Kenya risks losing its top spot as a leading tea exporter resulting from high cost of production that is making the country’s beverage uncompetitive in the world market.
Stakeholders are worried that if the current demand by employees of multinationals to increase their wage by 30 per cent is implemented, it will spell doom to a sector that has been raking in billions of shillings annually.
At Sh185 per kilogramme of made tea, Kenya’s cost of production is amongst the highest in the world when compared with other growers of black crush tear and curl (CTC) tea such as India where it takes Sh166 to process the same quantity and Sh123 in Malawi.
“Kenyan tea is very expensive in the world market and that is why most of the time it has to be blended with others to make it competitive in the world market,’ says the tea directorate.
It says labour and electricity are the major drivers of high cost of production and it is currently in talks with the Ministry of Energy on tariff review.
Kenya’s bid to woo Russia as a major destination of its tea has been hampered by high cost of beverage compared with other countries that serve that market.
Russia gets a lot of the beverage from Sri-Lanka and India where the price per kilogramme is Sh438 and Sh295 respectively compared with Sh300 that a Kenyan tea would attract in the same market.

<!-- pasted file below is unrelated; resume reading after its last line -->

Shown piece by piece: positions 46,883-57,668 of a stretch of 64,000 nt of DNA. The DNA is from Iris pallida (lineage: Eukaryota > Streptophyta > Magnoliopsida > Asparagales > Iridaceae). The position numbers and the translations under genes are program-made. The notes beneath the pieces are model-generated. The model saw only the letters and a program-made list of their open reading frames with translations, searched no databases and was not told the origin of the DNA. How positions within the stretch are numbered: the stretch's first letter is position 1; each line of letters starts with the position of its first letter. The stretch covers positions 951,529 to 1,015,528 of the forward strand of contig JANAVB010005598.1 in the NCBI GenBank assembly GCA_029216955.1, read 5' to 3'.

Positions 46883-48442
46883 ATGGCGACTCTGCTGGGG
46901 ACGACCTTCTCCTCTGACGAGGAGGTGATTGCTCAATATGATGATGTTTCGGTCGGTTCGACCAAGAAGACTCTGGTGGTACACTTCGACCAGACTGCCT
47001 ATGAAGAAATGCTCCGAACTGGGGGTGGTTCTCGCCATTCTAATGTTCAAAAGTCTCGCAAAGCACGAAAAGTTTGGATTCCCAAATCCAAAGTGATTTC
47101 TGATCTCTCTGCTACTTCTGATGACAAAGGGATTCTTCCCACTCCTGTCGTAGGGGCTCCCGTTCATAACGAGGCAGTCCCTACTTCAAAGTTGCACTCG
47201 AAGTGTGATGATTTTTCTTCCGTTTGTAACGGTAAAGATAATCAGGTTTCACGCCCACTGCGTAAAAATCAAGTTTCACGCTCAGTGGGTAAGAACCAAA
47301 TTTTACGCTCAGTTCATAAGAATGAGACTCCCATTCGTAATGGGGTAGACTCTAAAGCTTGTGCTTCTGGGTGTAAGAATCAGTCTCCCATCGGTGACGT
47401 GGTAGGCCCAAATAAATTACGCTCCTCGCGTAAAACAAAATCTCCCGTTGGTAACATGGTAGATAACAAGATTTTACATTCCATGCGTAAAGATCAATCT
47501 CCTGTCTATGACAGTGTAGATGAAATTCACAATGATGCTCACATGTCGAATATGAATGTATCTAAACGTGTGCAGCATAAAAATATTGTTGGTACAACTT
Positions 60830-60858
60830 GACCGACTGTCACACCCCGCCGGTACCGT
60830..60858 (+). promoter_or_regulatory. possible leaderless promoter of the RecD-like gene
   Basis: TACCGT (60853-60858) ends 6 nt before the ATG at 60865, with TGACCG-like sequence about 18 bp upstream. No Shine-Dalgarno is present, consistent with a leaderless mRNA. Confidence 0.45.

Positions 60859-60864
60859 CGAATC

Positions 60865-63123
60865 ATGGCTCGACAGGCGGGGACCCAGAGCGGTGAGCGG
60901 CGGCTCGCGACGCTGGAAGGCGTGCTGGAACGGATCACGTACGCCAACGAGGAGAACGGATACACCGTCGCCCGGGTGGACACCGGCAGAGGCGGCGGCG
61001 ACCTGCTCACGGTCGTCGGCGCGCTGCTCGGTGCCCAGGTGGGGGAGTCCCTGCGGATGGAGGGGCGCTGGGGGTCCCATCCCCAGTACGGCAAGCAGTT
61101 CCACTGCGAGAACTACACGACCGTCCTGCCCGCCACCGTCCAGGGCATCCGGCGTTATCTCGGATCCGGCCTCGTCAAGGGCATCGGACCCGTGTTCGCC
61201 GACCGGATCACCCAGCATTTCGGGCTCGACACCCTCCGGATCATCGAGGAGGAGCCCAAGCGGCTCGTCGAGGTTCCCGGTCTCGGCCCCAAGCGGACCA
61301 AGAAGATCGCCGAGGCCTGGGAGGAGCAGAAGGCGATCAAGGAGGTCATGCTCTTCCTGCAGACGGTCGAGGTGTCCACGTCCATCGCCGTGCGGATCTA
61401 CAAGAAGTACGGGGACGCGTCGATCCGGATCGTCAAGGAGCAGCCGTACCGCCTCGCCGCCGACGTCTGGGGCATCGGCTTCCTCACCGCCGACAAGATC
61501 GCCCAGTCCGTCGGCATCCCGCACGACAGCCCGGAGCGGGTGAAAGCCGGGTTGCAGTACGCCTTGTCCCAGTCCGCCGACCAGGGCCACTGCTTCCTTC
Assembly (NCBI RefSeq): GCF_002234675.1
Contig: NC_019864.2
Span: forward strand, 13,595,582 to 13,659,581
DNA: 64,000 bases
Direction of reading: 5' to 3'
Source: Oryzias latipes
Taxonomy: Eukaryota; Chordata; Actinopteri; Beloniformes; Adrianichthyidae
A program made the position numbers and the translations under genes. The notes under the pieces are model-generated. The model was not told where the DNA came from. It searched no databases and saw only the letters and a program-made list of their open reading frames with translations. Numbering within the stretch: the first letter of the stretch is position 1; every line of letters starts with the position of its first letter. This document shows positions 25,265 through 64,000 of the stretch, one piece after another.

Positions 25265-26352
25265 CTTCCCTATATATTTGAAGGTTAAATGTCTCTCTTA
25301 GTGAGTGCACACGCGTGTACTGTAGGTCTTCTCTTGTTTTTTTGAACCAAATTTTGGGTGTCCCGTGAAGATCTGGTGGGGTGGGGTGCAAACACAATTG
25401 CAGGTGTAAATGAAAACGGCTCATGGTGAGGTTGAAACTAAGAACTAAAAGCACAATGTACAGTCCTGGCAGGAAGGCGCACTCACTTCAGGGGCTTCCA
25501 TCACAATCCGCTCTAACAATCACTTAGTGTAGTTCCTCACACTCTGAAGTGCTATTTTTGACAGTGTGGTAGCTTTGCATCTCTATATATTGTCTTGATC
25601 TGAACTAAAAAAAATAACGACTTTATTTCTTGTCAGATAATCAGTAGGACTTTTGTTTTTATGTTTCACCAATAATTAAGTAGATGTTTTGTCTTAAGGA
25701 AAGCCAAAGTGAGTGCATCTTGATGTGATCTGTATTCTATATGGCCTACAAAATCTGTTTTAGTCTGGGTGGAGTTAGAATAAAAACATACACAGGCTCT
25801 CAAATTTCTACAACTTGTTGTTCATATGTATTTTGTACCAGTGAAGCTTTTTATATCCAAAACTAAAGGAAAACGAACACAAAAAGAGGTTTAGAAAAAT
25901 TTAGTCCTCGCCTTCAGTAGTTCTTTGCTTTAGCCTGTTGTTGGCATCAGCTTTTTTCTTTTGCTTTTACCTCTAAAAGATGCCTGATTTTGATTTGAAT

The Kenya Tea Growers Association (KTGA) says a tea pickers strike has cost companies Sh400 million in the last three weeks with the situation expected to worsen if the issue is not resolved soon.
The association is afraid that if the increment is honoured, then the wage bill of these companies will move to 54 per cent, subjecting them to losses.
“By increasing the wages by 30 per cent, then it means the wage bill of these companies will go up to 54 per cent, this will obviously subject us to losses,” said Mr. Apollo Kiarii, KTGA chief executive officer.
Kenya is trying to open up new markets and expand the existing ones such as China, which has potential to buy more of the local beverage as a way of protecting farmers from low earnings.
In 2016, a total of 480.3 million kilogrammes of tea were exported compared with 443.4 million kilogrammes exported in 2015.
Kenya has been trying to promote local consumption of the commodity, but growth has been slow. Last year, local consumption of tea increased marginally from 29.3 million kilogrammes to 29.7 million kilogrammes accounting for Sh15 billion on local sales.
Out of the total production for 2016, the smallholder sub-sector output was 265.6 million kilogrammes (56 per cent) while the estate sub-sector was 207.4 million kilogrammes (44 per cent).
East Africa Tea Trade Association managing director Edward Mudibo says the ongoing industrial action is dangerous and does not work well to secure the future of more than four million Kenyans directly and indirectly employed in the tea industry.
“With the current demands, the cost of labour has overtaken inflation to unsustainable level that will likely not guarantee any reasonable returns to sustain the workforce,” said Mr Mudibo.
“Kenya still remains the highest in the world in terms of cost of labour and production in the tea industry. We risk collapsing the tea industry as was witnessed in the South African tea industry previously,” he added.